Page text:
The CSO in Brief

The Centre for Social Ontology is a research centre based at the Grenoble Ecole de Management. It aims to produce inter-disciplinary research of the highest standards in the social sciences. It is distinctive both in terms of its approach to the social sciences and in the way it organises the research and publication processes.

The CSO aims to address issues that are of relevance across the social sciences, whether theoretical, methodological or both. This makes the CSO unique as it is not a plea for ‘inter-disciplinarity’ per se. Instead, anyone working in the field of social science necessarily makes assumptions about the nature of social reality, thus social ontology is relevant in each discipline. Scientific rigour is sought in terms of the coherence of arguments’ scope and methods of investigation with the nature of the social objects being studied. This approach lends itself to studying vast and significant social phenomena for which there is ample but confusing evidence, or for which there exist contradictory accounts. In such cases the challenge is less to accumulate data as it is to make sense of what is going on and to grasp its significance in terms of social justice, human flourishing and realistic possibilities.

But the CSO’s research and publication process is also quite distinctive. The Centre’s activities are mainly organised around the production of collective book series on a broad theme (e.g., morphogenic society). Every year, the CSO’s active members gather for a week-long research workshop in which they discuss the draft chapter they have prepared for the next volume. This way of proceeding fosters interdisciplinarity, not only because it gathers experts drawn from various disciplines but also because each author discusses (and influences) others’ contributions to the forthcoming volume while having read their chapters in past volumes.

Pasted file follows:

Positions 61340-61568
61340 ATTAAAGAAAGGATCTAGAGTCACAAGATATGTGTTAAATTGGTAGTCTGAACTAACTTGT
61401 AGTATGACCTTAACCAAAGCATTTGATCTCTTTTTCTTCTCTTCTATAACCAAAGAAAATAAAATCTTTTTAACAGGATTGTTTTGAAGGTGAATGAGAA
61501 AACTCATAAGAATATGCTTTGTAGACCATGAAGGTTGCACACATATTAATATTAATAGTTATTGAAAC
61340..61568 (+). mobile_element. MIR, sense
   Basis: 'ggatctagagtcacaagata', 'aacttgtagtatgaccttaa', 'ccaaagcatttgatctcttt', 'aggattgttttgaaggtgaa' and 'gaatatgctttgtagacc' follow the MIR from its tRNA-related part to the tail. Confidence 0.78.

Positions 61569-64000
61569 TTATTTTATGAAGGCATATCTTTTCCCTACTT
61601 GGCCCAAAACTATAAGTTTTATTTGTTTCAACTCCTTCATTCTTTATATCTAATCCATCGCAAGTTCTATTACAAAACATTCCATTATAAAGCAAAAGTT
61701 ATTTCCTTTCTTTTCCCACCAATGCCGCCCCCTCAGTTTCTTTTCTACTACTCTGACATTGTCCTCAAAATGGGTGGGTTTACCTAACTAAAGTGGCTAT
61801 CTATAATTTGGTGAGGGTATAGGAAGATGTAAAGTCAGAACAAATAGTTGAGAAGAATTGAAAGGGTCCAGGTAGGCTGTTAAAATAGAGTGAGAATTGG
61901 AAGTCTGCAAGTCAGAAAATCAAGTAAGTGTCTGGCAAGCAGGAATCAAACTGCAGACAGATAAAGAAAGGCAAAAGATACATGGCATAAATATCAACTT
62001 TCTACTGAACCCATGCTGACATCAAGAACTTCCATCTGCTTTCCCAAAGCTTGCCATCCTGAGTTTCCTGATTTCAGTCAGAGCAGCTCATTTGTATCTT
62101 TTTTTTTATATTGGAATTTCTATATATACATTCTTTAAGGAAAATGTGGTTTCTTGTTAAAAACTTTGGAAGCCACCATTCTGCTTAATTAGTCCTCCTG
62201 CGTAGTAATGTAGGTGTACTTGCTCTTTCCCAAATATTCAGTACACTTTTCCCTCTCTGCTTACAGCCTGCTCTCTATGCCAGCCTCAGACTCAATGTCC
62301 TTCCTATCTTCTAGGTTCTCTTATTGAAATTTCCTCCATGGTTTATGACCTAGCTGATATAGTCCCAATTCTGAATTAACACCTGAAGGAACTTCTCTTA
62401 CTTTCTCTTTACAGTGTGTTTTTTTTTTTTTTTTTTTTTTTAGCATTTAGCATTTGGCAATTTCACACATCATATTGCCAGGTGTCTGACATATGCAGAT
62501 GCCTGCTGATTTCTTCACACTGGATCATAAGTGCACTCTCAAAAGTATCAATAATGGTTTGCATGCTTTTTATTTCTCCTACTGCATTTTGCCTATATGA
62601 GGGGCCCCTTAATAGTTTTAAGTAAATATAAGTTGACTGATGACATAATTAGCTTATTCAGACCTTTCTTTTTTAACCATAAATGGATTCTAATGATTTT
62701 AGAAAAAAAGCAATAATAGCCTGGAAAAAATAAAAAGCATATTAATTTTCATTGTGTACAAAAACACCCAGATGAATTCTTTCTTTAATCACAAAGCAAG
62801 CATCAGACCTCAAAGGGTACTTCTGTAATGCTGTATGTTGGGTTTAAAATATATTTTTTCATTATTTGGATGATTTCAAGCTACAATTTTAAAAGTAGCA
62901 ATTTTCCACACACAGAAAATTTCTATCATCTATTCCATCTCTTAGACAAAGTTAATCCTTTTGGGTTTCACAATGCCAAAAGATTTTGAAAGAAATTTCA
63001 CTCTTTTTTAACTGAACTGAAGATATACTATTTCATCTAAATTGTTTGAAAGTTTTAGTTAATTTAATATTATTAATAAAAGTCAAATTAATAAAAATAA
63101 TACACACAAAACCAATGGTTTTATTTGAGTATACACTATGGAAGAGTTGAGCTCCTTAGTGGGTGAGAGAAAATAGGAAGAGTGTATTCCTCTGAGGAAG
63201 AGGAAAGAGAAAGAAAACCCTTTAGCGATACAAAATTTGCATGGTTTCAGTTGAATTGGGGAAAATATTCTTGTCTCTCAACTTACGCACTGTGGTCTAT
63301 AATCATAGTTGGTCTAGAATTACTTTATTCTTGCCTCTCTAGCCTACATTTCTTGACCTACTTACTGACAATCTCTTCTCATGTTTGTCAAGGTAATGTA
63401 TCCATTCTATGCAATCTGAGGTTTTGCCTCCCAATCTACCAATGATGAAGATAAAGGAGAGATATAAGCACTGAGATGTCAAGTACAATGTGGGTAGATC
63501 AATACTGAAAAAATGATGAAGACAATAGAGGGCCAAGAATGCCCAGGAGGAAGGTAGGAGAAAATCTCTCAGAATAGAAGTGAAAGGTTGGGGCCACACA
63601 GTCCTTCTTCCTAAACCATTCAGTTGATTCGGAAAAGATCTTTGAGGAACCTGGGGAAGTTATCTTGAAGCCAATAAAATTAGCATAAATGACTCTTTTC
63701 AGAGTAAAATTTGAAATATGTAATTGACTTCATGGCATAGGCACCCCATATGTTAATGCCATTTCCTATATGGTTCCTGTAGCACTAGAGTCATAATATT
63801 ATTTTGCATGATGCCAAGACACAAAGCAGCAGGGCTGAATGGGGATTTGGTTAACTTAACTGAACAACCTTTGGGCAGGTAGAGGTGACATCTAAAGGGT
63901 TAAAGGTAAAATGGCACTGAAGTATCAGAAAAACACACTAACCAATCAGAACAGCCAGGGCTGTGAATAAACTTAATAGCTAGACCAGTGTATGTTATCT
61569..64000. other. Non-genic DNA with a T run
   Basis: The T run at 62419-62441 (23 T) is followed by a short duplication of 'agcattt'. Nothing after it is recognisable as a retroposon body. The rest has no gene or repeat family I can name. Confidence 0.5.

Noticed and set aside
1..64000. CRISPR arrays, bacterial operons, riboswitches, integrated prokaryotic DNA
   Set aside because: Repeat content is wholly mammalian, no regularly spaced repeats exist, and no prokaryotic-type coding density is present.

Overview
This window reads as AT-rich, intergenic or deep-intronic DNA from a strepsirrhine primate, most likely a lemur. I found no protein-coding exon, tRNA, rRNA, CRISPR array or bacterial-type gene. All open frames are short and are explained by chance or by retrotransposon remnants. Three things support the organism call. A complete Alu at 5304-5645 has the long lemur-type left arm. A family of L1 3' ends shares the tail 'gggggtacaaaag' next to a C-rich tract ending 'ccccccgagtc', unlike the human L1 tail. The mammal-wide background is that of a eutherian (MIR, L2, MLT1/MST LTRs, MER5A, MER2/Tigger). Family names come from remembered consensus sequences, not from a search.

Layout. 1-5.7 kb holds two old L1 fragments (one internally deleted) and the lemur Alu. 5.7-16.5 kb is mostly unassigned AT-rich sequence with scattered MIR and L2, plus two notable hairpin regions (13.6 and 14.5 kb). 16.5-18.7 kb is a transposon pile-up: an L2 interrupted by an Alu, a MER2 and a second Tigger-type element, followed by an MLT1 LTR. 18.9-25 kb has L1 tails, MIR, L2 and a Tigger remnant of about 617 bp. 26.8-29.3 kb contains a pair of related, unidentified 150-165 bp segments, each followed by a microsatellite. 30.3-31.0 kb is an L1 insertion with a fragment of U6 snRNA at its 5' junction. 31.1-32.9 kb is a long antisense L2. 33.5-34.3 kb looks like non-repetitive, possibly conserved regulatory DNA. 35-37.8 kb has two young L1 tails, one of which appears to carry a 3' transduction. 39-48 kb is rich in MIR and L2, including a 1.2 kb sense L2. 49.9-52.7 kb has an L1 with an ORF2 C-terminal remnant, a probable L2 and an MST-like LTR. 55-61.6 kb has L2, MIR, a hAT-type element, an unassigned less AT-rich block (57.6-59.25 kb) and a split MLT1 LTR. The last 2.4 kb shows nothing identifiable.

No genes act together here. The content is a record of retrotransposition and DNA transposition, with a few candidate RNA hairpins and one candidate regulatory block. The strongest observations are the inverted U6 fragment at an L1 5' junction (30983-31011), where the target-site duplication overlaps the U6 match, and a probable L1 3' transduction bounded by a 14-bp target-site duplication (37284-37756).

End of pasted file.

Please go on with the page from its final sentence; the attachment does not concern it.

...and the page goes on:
Although membership has never been conditioned on allegiance to any particular ontological stance, most authors have been inspired, to varying degrees, by the philosophy of critical realism advocated by Margaret Archer, Roy Bhaskar and Tony Lawson. Most papers acknowledge, explicitly or implicitly, the worth of social justice and of human flourishing while considering society as an open system whose future may be influenced by sociological awareness and purposeful collective action.

To date, the CSO has researched the topics of morphogenic society (five volumes with Springer, 2011-17) and of post-human society (four volumes with Routledge, 2017-21). It has received a book prize and c. £1,000,000 in funding, mainly from the Independent Social Research Foundation ( Since 2018, the CSO has been hosted by Grenoble Ecole de Management (Chaire Numérique).